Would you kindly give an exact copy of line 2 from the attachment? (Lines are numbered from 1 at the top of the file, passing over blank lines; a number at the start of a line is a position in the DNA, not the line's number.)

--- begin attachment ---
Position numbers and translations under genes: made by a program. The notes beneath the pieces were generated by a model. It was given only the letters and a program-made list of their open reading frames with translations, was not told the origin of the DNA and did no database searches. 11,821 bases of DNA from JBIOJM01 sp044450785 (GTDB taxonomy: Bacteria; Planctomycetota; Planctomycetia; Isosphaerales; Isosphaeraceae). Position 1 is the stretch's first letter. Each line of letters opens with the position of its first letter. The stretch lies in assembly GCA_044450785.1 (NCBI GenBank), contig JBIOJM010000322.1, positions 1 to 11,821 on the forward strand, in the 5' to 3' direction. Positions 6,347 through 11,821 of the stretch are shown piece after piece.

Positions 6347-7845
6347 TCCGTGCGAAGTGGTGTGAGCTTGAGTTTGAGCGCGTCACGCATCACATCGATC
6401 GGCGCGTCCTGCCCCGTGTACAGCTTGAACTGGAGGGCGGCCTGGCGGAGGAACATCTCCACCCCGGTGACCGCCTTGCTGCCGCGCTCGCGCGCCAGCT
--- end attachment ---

Positions 6347-7845